Saturday, November 09, 2013

Lies, damned lies and incomplete statistics: teaching staff numbers in Further Education

These are difficult times for all those working in post-16 education. Across the United Kingdom there have been funding cuts – and there will be more before and after the 2015 election. This week the usually excellent Guardian Datablog added to the anxiety. It ran an article warning “The number of staff in further education dropped by 35% last year”.

Is that really so? I doubt it. Where did the numbers come from? It is not clear. What went wrong? My guess is that the article relied in part on data from the Staff Individualised Record. The SIR is soon to cease. The SIR 2011/12 suffered disinterest with a 22% non-response rate.

So what has happened to staffing? For English FE we have the college finance records which include staffing numbers.

We have seen a contraction in teaching Full Time Equivalent numbers since 2009/10. In English colleges teaching FTEs peaked at 80,674. Numbers fell 6% to 75,999 in 2010/11 and then 4% to 72,755. Painful job losses but not the one year apocalyptic drop shown by the Guardian.

Thursday, November 07, 2013

Paying the college governors - the debate in the Guardian and elsewhere

This week Guardian Further Education carries a debate about whether college governors should be paid or not. The three contributions clearly set out some of the issues at the heart of the issue.

The article reminds me of the debate in the social housing sector a decade ago.

In 2003 the Housing Corporation allowed housing associations to pay board members who had previously been volunteers – like college governors are now. As a board member in the Midlands and opposed to board remuneration. I am now less sceptical.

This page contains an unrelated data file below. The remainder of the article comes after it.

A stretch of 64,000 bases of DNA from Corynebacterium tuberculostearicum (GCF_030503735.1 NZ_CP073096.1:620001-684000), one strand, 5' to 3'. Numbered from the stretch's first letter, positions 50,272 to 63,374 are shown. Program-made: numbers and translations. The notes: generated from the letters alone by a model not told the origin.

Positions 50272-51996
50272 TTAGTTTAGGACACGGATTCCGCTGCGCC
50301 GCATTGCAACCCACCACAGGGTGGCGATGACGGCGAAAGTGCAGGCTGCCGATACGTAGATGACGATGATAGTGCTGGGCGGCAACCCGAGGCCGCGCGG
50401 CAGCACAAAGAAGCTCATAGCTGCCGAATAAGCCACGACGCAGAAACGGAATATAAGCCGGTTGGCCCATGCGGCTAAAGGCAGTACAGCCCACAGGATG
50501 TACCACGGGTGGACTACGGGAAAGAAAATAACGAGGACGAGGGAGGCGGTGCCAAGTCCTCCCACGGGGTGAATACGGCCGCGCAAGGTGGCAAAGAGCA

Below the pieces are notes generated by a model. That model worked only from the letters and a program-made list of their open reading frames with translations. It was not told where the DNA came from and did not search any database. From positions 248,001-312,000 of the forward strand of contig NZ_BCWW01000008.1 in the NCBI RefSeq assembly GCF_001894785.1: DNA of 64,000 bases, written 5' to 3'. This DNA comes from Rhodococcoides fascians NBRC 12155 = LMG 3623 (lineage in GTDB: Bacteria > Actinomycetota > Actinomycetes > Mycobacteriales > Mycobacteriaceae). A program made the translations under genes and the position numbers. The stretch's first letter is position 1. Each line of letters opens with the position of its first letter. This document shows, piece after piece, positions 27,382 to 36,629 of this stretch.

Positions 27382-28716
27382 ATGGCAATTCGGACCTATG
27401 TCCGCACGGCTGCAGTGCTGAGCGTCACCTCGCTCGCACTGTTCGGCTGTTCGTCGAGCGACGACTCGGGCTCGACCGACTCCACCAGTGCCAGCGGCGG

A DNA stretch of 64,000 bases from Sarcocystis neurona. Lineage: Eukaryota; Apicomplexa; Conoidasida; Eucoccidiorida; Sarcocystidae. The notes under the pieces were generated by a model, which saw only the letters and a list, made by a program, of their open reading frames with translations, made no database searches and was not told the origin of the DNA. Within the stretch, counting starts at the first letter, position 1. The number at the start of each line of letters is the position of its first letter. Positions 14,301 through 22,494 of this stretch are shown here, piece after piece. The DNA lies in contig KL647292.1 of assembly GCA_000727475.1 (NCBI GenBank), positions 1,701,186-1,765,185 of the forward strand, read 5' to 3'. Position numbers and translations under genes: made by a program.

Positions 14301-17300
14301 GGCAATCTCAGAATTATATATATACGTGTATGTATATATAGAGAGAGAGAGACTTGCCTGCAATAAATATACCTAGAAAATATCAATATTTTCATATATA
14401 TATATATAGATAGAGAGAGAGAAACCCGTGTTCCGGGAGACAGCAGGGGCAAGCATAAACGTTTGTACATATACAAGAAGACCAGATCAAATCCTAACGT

Across the housing association sector, board remuneration was tied to governance improvement plans which saw good practices being introduced including board member appraisal and term limits on appointments. (Essential good practices not seen on too many college governing bodies.) Moreover, remuneration often ended board recruitment problems and promoted a professionalisation of governance.

So should college governors be paid? Maybe – it depends on the balance of costs and benefits being thoroughly and objectively analysed. Scarce resources spent on governors won’t be available for teaching and learning. On the other hand, if paying governors is used to improve governance we should end up with a better governed and stronger FE sector. The arguments for paying governors are likely to be particularly strong for the larger colleges.

In the Guardian FE piece, all three contributions came from the sixth form college sector rather than the general FE sector. The largest of the three sixth form colleges has an income of £14 million. Could board remuneration be justified for colleges of that size? I doubt it.

In 2011/12 (the latest year for which we have published figures) 17 colleges had income over £50 million. For such large and complex organisations, board remuneration may be appropriate and, perhaps, essential. A debate over board remuneration has a particular relevance for this sub-sector of further education – rather than for sixth form colleges.